Easy Reader Staff

After 52 years, Miss Romey steps down – Longtime director of Town & Country Nursery School retires

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Romey Mumby was in attendance of The Olympics at Town & Country this month in which students perform jumps and other physical accomplishments. The school has put on The Olympics since 1983, the year before Los Angeles hosted the Summer Olympics. Photo by Ed Pilolla

Romey Mumby was in attendance of The Olympics at Town & Country this month in which students perform jumps and other physical accomplishments. The school has put on The Olympics since 1983, the year before Los Angeles hosted the Summer Olympics. Photo by Ed Pilolla

Town & Country Nursery School was founded in 1958, the year Romey Mumby’s first child was born. Jeff was 7-months-old when he received a medication for a virus that caused his brain to swell, leaving him mentally challenged. Nursery schools rejected the boy when he was 3 and not speaking, but not Town & Country.

Mumby credits Town & Country’s extended socialization time for Jeff’s break-through with speech. He was grouped with other children his age, and by the time he left the school at age 6 he was speaking as well as anybody else.

“My thanks to Town & Country was to give them my life,” said Mumby, 81. “So I’ve been there on and off ever since.”

Known as Miss Romey, the director since 1971 retired this month after 52 years. She originally became involved as a parent volunteer. After teaching at the nursery school, she became director when Mary Muchmore, who founded the school with Pat Horan, retired.

Mumby adopted their philosophy: Never do for a child what he can do for himself.

“They learn to solve their own problems, and not always to run to an adult to fix it for them,” Mumby said. “It’s a matter of learning through play and allowing children to be independent and develop at their own rate of speed.”

About half of the 105 youngsters ages 3-5 at Town & Country come from Palos Verdes and the other half arrive from the Beach Cities. Nestled amid the green hills, the school is located off Palos Verdes Drive next to St. Francis Episcopal Church. It holds a annual lottery for admissions, and parents patiently wait on a waiting list for a chance to enroll their child.

“They teach independence and conflict resolution,” said Elizabeth Peterson, who currently has a second child attending Town & Country. “The kids work it out on their own without parents or teachers or aides hovering over and telling them how to do it. It’s really important for life.”

Parent volunteers do not work in the same classroom as their child, and supervised children spend half the morning in the classroom and half outside on the grounds that include a playground. Yuri Chon, whose 5-year-old son attends the nursery school, said the surrounding hilly nature adds to the experience.

“They let the kids be creative and independent,” Chon said. “Academics are nice, but they let them be creative and make their own decisions. It’s very important for children, especially this age.”

Chon said her son Isaac enjoys his time at Town & Country so much that he doesn’t want to be picked up early.

“He always wants to be the last one picked up. He wants to go home with Ms. Mumby,” Chon said.

Mumby plans to stay on as a volunteer and remain on the board of trustees.

Toni Graeber, who has worked as co-director with Mumby since 2003, will head the organization.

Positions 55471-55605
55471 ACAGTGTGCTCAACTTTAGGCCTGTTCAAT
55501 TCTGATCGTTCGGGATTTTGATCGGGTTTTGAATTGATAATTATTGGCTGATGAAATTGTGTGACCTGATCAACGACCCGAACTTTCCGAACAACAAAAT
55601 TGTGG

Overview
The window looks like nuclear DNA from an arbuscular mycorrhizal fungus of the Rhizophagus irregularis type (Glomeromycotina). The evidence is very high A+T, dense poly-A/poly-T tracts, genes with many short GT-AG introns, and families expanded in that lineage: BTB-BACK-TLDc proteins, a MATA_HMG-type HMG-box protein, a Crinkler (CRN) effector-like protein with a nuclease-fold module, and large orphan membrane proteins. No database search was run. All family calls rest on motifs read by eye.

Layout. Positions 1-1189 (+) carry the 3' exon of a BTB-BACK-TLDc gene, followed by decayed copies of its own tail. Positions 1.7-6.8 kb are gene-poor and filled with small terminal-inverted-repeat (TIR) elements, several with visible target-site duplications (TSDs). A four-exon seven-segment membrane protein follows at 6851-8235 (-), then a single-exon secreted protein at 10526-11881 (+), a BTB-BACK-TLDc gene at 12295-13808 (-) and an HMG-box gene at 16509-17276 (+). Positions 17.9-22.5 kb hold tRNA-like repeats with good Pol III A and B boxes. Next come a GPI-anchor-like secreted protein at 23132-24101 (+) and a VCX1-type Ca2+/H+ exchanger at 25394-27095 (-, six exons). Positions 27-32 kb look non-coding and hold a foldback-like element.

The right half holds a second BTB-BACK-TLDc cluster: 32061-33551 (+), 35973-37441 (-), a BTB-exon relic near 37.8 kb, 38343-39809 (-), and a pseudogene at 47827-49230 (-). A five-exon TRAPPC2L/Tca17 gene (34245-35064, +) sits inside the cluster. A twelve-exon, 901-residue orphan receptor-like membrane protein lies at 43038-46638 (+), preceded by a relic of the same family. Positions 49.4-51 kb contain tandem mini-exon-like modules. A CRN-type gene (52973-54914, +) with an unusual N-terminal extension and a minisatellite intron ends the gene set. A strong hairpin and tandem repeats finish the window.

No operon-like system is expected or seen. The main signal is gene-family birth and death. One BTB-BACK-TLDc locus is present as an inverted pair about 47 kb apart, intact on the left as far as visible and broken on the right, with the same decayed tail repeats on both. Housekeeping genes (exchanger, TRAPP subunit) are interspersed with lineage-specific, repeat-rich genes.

“I feel like I’ve learned from the best,” Graeber said. “She has been incredibly generous with her mentoring and modeling for me so I feel pretty comfortable launching into this position.”

Graeber is one of 50 employees at the school. Only three new employees were hired within the last year, and 17 employees have 21 to 30 years of experience at Town & Country, Graeber said.

“We are not a group that retires young,” Graeber said. “We are a family and incredibly loyal to the school and one another, and we love the fact that we continue to do this, as long as we’re basically breathing here. That’s a tribute to what it means to be part of this staff and this wonderful school. And a lot of that is a tribute to Ms. Mumby and just the way everyone believes in what we do.”

Observing kids for more than 50 years yields knowledge, and Mumby said that young children today are “not exactly the same” compared to 1961.

“For the most part I’d say they are the same,” Mumby said. “I think they have become more independent, and perhaps that’s because their parents are so busy. The child has more time to be on his own.”

Mumby said she does not see as many shy children today. She sees more children who are willing to try.

One thing about kids that hasn’t changed: “They always have to take a few minutes to get used to something before they are comfortable,” Mumby said.

Mumby grew up in South Gate, attended Occidental College in Los Angeles, and with her husband Wayne had three children. These days, she has four grandchildren, enjoys knitting and belongs to a book club. Wayne died in 2005.

Mumby’s oldest son, Jeff, who learned to speak at Town & Country, lives in Arizona on a special ranch. Mumby will always have a special place in her heart for challenged youngsters, and the staff has a sharp eye.

“For the most part, parents don’t know they have a special child that young unless it was as severe as mine, without any speech,” Mumby said. “After he’s with us for a few weeks, then we are getting clues that there is something here that needs some help, and we refer them to someone who can evaluate the child’s behavior… That’s one of the reasons we have such a good ratio of more adults [to children] because this child might need careful monitoring to make sure he stays with the group, that his behavior isn’t wild so that we can help him to stay and be appreciated.” PEN

 

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